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thumbnail Fig. 3

Comparison between the first eigenvalues of the space operator τ defined in Eq. (12) obtained with different methods as a function of the optical depth τ0 of the slab. Filled circles: Atkinson-Shampine method (Sect. 4). Filled squares: variational approach by L88 (see Eq. (36)). Filled rhombuses: asymptotic limit as defined in Eq. (35).

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From Fig. 2 we notice that, above a certain k, the eigenvalues start to be indistinguishable, also showing features of numerical degeneracy and, as the optical depth increases, the problem migrates to lower k. Letting n increase, we are able to push the degeneracy to higher orders at the expense of computational time. With n = 64, we consider eigenvalues up to k = 10 in order to avoid this numerical problem. The truncation of the series at k = 10, however, does not affect our analysis since, as we will show later on in this section, the high energy (Comptonized) part of the spectrum is mainly determined by the first term k = 1, while higher orders contribute to the soft peak.

In Fig. 3, we compare the first eigenvalue that we obtain from numerical computations with the analytical estimates performed in L88. Lyubarskii provides two estimates of the first eigenvalue: one is obtained by performing a Fourier transform of the kernel (10), assuming τ0 → ∞, which gives (35)instead, the other estimate, which is (36)is found by solving Eq. (8) with a variational method (here γ is the Euler’s constant). As suggested by the author, relation (35) is no longer satisfied if we are in the case of large optical depths (τ0 ≳ 20). Nevertheless, the eigenvalue obtained through Eq. (36) is, by definition, an upper limit of the exact value of λ1, hence we expect smaller first eigenvalues for fixed optical depths. At small τ, the numerical computation and the two analytical estimates are very similar, but when the optical depth increases, the numerical eigenvalues begin to deviate significantly from the analytical estimates.

thumbnail Fig. 4

First eigenfunctions of the space operator τ defined in Eq. (12) for different values of maximum optical depth τ0 = 5,10,20,40,70 (from solid to dotted line as τ0 increases).

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The left panel in Fig. 4 represents the first eigenfunction for different values of maximum optical depth τ0. The plot shows that, in analogy with other physical situations, like a potential well with increasing height, eigenfunctions decrease at the boundaries, approaching zero as τ → ∞.

thumbnail Fig. 5

Spectral indexes of the Comptonization spectrum derived from the first eigenvalue of the space problem (8) in the presence of a strong magnetic field (filled circles) and for the unmagnetized case (filled squares). The explicit forms of α1(τ0) are given in Eqs. (28) and (37), respectively. We note that for a fixed optical depth τ0 of the slab, the presence of the magnetic field, through reduction of the scattering cross-section, gives rise to softer spectra than an unmagnetized plasma.

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thumbnail Fig. 6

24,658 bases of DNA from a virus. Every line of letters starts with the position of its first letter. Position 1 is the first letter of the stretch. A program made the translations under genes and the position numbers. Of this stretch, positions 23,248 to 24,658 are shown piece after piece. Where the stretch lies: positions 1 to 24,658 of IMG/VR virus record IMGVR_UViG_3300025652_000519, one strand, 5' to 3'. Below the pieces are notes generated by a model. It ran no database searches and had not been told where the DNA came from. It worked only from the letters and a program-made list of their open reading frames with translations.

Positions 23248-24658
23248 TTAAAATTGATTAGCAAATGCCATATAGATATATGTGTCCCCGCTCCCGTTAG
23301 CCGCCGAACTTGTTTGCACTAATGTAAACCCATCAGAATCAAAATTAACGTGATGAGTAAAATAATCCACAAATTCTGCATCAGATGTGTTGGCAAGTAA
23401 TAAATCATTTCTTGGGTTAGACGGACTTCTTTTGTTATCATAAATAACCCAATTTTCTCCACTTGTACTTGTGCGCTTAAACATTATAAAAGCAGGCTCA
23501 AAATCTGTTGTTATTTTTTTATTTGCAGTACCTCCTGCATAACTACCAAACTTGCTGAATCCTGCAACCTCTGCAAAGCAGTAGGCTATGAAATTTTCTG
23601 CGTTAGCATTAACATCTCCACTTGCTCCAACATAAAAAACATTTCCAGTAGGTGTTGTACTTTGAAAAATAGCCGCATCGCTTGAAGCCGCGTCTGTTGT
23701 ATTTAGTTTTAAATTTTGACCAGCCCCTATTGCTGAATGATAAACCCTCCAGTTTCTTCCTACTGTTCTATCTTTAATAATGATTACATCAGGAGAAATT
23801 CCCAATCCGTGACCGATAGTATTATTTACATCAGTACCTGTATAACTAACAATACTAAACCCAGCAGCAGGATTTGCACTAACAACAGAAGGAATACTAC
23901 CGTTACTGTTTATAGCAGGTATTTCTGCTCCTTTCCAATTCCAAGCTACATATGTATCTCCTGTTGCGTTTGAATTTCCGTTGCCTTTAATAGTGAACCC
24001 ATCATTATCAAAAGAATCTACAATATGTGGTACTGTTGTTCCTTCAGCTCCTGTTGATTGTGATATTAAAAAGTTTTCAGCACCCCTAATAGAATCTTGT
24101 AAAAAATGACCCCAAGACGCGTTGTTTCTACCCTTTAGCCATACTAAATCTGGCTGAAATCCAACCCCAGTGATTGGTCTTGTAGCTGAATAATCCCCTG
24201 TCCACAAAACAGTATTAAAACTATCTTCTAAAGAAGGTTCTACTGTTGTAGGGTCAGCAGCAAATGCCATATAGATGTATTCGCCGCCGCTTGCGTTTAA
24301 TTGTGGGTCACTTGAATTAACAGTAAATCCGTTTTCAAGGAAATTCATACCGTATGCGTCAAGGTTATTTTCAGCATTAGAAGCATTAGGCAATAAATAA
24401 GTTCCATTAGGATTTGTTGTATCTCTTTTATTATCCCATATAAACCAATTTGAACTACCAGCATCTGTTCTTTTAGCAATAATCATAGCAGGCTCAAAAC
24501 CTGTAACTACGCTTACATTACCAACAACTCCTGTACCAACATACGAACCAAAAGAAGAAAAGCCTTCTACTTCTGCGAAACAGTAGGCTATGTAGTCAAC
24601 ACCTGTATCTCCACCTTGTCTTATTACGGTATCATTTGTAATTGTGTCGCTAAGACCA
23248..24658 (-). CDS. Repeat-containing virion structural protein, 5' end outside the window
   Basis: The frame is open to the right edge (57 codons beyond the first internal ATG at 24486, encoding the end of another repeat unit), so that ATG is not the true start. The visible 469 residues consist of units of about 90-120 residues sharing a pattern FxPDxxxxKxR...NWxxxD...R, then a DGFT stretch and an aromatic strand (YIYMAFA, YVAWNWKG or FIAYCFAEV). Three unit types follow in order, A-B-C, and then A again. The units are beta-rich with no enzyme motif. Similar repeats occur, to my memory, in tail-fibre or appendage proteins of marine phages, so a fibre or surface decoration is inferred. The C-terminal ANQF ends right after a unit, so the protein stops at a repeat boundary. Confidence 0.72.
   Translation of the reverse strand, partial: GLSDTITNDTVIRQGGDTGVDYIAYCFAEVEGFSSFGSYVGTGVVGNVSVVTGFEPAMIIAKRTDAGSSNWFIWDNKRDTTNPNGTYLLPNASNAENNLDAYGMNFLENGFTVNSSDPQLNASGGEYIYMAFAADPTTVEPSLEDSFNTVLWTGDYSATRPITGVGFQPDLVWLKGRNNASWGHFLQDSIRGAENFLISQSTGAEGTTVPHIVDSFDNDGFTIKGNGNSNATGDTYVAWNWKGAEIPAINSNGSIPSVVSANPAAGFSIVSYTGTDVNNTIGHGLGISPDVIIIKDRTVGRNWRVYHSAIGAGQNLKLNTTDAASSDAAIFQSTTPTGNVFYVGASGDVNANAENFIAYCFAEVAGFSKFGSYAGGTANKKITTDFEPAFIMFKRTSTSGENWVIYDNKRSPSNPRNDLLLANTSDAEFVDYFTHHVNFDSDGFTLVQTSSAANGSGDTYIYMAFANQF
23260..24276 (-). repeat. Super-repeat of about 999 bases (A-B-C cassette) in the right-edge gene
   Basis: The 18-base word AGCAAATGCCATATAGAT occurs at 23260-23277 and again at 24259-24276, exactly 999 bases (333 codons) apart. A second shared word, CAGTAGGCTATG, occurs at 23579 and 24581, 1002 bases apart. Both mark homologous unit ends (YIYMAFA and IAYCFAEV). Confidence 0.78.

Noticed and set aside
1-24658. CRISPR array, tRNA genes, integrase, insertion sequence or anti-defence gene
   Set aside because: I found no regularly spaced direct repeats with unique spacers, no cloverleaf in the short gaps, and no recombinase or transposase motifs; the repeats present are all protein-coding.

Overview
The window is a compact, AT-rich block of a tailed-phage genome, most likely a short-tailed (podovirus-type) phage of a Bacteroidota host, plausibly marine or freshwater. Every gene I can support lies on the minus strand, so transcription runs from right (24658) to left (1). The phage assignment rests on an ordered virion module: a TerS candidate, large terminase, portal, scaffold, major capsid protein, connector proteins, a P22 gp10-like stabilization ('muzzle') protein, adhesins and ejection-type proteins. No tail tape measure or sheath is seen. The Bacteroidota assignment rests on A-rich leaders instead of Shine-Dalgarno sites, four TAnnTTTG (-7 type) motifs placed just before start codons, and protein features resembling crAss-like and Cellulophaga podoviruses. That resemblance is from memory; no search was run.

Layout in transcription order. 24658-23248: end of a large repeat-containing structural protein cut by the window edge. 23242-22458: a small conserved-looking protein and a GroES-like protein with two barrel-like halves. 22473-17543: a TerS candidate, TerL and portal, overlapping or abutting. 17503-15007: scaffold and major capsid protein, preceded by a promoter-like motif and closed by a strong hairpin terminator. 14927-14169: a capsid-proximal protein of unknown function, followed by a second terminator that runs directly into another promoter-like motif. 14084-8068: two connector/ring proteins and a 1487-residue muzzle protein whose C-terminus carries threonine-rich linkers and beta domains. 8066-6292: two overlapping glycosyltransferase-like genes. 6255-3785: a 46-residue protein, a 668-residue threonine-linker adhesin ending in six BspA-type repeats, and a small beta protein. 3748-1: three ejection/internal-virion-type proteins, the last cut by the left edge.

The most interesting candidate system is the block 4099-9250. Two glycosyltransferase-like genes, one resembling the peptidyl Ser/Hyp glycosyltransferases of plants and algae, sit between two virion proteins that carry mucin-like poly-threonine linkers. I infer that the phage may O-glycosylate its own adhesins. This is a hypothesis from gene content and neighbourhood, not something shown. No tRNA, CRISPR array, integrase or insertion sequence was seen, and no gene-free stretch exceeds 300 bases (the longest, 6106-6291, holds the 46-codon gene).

Upper panel: angular distribution of ordinary photons for 0 ≤ μ ≤ 1 and optical depth τ0 = 20. Solid line: angular distribution for the sum of the first ten eigenfunctions and relative coefficients ck obtained with the algorithm described by AS08. Dashed line: same function calculated with the first eigenfunction and coefficient from the algorithm of AS08. Dot-dashed line: same function, but defined as in Eq. (29) of L88. Lower panel: angular distribution of the ordinary photons emerging at the top of the slab (0 < μ < 1) for eigenfunctions and relative weights up to k = 10 for the cases of optical depth τ0 = 5 (solid line), τ0 = 20 (dashed line), and τ0 = 40 (dot-dashed line).

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Then, we suggest that the larger the optical depth and the smaller the number of photons that escape from the slab boundary, the closer the regime of saturated Comptonization. The result is compatible with the analytic expression of the first eigenfunction considered in L88 (see Eq. (28) of L88II) in which the integral term gives a non-zero contribution at τ = τ0.

In Fig. 5 we compare the spectral index of the emerging spectrum for increasing maximum optical depth τ0 for a strongly magnetized system in the case of unmagnetized plasma. The analytic expression of the spectral index in the former case is presented in Eq. (28). Following Sunyaev & Titarchuk (1980, hereafter ST80) the spectral index for a slab/disk geometry in absence of magnetic field is described by the relation (37)where (38)In this case, this eigenvalue also represents the leading term in the series (11) and mostly dictates the shape of the emerging spectrum. We find that the spectral index of the first Comptonization order in the strong magnetic field case is larger than in the unmagnetized case for any value of optical depth. The magnetic field makes the Comptonization process less efficient overall () as a consequence of the reduction of the scattering cross-section (see Eq. (2)) for photons travelling at right angles with respect to the magnetic field direction. Unlike the case of the radiative transfer problem reported in ST80, the presence of the magnetic field induces a significant angular dependence in the specific intensity, which is taken into account by the function J(τ,μ) defined in Eq. (32).